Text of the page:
Paula Modersohn-Becker was far more skeptical about the virtues of motherhood. The peasant mothers in her paintings and drawings seem worn down by narrowly circumscribed lives. Their children are like little aliens, lost in separate worlds of fantasy or fear. When Modersohn-Becker created these works she had never really experienced motherhood herself, nor would she. Married in 1901 to the much older painter Otto Modersohn, she soon chafed at his attempts to control her artistic and personal agenda. Recognizing that marriage was at the time incompatible with creative independence, she fled to Paris in 1906. Unfortunately, without support from her husband or family, Paula could not last long, and about a year later Otto brought her back to Germany. She died in November 1907, several days after giving birth to their daughter. Her last words were “Too bad.”

Male attempts to force women into the increasingly untenable molds of “lady” or “tramp” spawned a number of debasing moral clichés. Men did not necessarily condemn prostitution, so long as the “tramps” remained socially and economically beholden to them. For example, Max Klinger’s 1884 etching cycle, A Life, chronicles the path of a woman who, after being abandoned by her lover, takes to the stage (at the time considered a compromising vocation), then to the street and finally descends Into the gutter! She is eventually redeemed by Christ before falling back into nothingness in the final plate. Male viewers were prepared to offer sympathy in exchange for female humility and loss. On the other hand, unbridled female sexuality was perceived as a threat. Images of deadly temptresses turn up repeatedly in the early work of Alfred Kubin and in the many popular fin-de-siecle representations of Judith, the Old Testament heroine who seduces and then decapitates Holofernes. Oskar Kokoschka presented a stark iteration of the theme in his 1909 drama Murderer, Hope of Women: if you were a man, it was kill or be killed.

Beyond the Madonna/whore divide lay a deeper philosophical chasm. For centuries the male had been associated with civilization, culture, spirituality and intelligence, and the female with primitivism, nature, lust and instinct. While the former qualities were for the most part considered positive and the latter qualities negative, there was a contrarian line of thought, derived from the eighteenth century writings of Jean Jacques Rousseau, that idealized the “noble savage.” In the late nineteenth century, as European intellectuals grew increasingly dissatisfied with “rational” civilization, a cult of the “primitive” emerged. Rebelling against bourgeois norms, Expressionists such as Kokoschka and Ernst Ludwig Kirchner educated themselves at local ethnographic museums, appropriating the stylized forms and bright colors of tribal art. Posing their naked models outdoors in the countryside near Dresden, the Brücke artists achieved a perfect synthesis of primitivism, nature and female sexuality. Hermann Max Pechstein and Emil Nolde even traveled to the South Seas in pursuit of exotica, and Otto Mueller joined a band of Gypsies, intrigued by the women’s shameless nudity. Female dancers and circus performers, who likewise embodied uninhibited sensuality, were popular both on the stage and as artistic subjects. Woman thus became the emblem of man’s revolt against convention without in any sense being divested of her inferior cultural associations.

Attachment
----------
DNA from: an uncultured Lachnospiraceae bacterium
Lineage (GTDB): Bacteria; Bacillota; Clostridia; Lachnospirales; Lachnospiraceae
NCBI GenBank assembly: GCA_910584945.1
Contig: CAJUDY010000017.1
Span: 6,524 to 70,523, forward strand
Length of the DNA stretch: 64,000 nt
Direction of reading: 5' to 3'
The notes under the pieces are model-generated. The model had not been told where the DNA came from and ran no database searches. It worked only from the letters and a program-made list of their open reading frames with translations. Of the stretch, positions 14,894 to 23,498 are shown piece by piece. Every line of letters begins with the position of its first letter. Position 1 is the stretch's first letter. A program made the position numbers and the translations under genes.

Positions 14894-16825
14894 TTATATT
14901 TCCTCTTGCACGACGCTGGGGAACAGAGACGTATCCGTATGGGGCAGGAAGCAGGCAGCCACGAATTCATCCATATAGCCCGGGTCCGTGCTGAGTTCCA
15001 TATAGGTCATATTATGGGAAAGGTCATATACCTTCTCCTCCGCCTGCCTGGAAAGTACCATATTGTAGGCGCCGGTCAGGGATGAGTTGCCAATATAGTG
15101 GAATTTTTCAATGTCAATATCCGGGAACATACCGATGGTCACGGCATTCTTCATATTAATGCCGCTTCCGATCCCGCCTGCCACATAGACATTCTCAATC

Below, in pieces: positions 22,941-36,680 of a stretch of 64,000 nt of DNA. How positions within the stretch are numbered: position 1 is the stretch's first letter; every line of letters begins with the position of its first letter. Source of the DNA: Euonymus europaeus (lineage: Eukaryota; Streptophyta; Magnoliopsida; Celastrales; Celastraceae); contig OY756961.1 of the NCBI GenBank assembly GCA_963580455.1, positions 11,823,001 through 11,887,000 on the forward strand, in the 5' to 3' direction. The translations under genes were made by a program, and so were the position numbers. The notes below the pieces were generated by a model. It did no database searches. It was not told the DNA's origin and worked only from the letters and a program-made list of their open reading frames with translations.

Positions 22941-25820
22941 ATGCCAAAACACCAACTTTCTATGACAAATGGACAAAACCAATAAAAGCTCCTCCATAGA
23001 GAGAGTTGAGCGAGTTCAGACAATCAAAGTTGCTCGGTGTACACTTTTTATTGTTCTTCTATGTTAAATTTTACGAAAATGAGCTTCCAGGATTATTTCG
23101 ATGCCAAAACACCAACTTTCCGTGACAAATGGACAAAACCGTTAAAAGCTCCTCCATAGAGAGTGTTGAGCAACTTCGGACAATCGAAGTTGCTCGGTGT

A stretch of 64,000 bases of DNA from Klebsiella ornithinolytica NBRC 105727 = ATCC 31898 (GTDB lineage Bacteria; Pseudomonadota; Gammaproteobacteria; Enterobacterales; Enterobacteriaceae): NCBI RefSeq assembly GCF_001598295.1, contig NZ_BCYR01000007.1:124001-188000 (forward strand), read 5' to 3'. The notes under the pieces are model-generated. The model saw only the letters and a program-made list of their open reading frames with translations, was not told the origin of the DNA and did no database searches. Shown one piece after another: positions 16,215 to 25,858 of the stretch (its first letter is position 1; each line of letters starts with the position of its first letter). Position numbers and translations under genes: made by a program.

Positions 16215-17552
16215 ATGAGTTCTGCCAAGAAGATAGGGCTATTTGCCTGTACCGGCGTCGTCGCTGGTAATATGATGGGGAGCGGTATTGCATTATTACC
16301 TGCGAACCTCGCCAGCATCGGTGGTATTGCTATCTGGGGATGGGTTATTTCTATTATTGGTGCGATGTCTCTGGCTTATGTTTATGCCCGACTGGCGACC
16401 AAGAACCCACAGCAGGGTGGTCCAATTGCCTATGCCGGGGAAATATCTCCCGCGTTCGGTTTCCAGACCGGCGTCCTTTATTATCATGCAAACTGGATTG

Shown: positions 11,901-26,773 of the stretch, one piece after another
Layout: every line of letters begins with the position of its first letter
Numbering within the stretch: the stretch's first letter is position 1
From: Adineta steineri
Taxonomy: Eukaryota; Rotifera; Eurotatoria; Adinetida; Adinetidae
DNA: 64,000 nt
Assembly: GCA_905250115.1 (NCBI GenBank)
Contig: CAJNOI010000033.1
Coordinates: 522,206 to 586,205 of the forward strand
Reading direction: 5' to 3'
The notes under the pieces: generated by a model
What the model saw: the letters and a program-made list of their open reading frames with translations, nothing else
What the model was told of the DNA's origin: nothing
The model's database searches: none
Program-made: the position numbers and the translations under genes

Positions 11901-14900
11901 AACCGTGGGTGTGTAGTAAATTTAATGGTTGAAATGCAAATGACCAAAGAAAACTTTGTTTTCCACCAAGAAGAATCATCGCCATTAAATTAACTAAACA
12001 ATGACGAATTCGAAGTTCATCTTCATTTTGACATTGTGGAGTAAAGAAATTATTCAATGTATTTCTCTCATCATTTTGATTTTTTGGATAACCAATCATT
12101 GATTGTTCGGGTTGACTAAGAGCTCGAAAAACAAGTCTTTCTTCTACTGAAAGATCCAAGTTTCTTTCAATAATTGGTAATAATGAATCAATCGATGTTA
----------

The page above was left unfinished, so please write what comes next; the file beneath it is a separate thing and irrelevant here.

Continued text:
Artists’ attempts to recreate a primitive idyll beyond the reaches of modem industrial society were doomed to failure. The city was the engine of economic growth and consequently an unavoidable center of the art market. Two years after the Brücke group relocated from Dresden to Berlin in 1911, it lost its communal integrity and disbanded. Kirchner, nonetheless, was inspired in Berlin to produce some of his strongest works. The artist is justly celebrated for his depictions of sophisticated urban streetwalkers, although his attitude toward his subjects remains difficult to decode. It is not clear whether these seductive sex merchants are symbols of modem alienation, or rather an extension of Kirchner’s fascination with erotic exotica, earlier expressed in terms of bucolic innocence. The rejection of bourgeois mores was for many avant garde thinkers linked with an opposition to capitalism. Prostitution thus came to represent the dehumanizing commodification of daily life.

In Germany after World War I, artists often used prostitutes as symbols of socio economic-exploitation. It had quickly become evident that the ostensibly socialist government of the Weimar Republic was in cahoots with the capitalist industrialists whom leftist thinkers like George Grosz blamed for the war. At the same time, the women’s emancipation movement had made strides only dreamed of before the war. This was the era of the “new woman,” suddenly free to wander public spaces without a chaperone, to work outside the home, to study at the universities and art academics, and to vote. She cropped her hair, abandoned her corsets and shortened her skirts. Even proper young ladies began to acknowledge their sexuality and to recognize that it gave them a degree of power over men. In the cinema, the “tramp” morphed into the “vamp,” a character invented by the American silent film star Theda Bara. These phenomena breathed new life into the prewar image of woman as vampiric sexual predator.